Some final thoughts on this seventh and last step to employee retention: Unfortunately, the smaller the contractor (whether GC or specialty) the less likely they are to conduct any form of a Performance Review. This is unwise from an employee growth strategy and as a way to retain workers – especially the better workers.
It seems to me that some contractors would rather not give a struggling employee an excuse to leave due to the accountability of a Performance Review. Funny thing, however: Most good workers, even those who can slip occasionally, want their performance to be assessed and discussed. They welcome this opportunity and the accountability that can come with it. It’s only the lazy and contrary workers who breathe easier if they can live without any accountability.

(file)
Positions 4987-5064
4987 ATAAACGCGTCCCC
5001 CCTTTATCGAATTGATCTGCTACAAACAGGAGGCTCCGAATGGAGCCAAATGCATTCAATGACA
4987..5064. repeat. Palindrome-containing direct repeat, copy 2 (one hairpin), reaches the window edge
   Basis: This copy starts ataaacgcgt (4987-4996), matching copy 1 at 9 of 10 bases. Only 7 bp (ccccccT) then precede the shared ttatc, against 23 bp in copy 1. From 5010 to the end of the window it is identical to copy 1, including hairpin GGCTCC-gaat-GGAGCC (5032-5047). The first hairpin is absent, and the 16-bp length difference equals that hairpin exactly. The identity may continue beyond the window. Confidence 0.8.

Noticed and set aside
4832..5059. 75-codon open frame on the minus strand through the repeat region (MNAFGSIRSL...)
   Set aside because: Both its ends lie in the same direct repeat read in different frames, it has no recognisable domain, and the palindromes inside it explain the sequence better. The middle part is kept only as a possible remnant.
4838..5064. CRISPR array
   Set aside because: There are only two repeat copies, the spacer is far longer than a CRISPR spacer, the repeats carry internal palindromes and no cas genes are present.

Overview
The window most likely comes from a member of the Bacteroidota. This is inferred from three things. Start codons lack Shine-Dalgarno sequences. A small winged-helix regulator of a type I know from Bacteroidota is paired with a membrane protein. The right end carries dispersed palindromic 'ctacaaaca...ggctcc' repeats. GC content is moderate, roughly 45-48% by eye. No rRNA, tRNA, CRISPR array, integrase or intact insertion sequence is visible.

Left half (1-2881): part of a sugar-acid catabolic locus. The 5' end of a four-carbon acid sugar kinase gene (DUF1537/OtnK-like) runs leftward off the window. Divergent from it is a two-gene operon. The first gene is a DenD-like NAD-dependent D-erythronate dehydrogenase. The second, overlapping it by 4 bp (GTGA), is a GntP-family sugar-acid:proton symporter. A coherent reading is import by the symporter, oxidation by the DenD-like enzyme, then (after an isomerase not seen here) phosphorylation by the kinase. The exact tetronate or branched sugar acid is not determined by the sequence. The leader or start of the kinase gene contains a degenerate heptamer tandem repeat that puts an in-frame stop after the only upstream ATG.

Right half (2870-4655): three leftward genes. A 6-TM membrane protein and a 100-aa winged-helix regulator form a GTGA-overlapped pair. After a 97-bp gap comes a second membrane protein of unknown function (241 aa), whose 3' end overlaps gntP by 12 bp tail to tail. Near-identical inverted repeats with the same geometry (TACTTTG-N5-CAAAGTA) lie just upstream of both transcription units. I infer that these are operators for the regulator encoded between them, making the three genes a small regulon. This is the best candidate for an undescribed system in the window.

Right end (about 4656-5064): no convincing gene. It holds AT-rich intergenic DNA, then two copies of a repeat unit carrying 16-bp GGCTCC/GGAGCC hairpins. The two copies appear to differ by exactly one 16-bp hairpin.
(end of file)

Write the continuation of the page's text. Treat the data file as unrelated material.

As I have written in an earlier article for this series, it’s not a matter of using one or two of the seven steps. Instead, it’s very important that all seven steps are executed. Unless you are ready to experience 10% - 20% of unnecessary turnover, integrating the “7 Steps” into your company’s strategy will help you retain workers and will help you fight off what looks to be a challenging shortage of construction workers.
Review your Performance Review to improve your company’s performance!
© 2014 Brad Humphrey, Pinnacle Development Group/The Contractor’s Best Friend™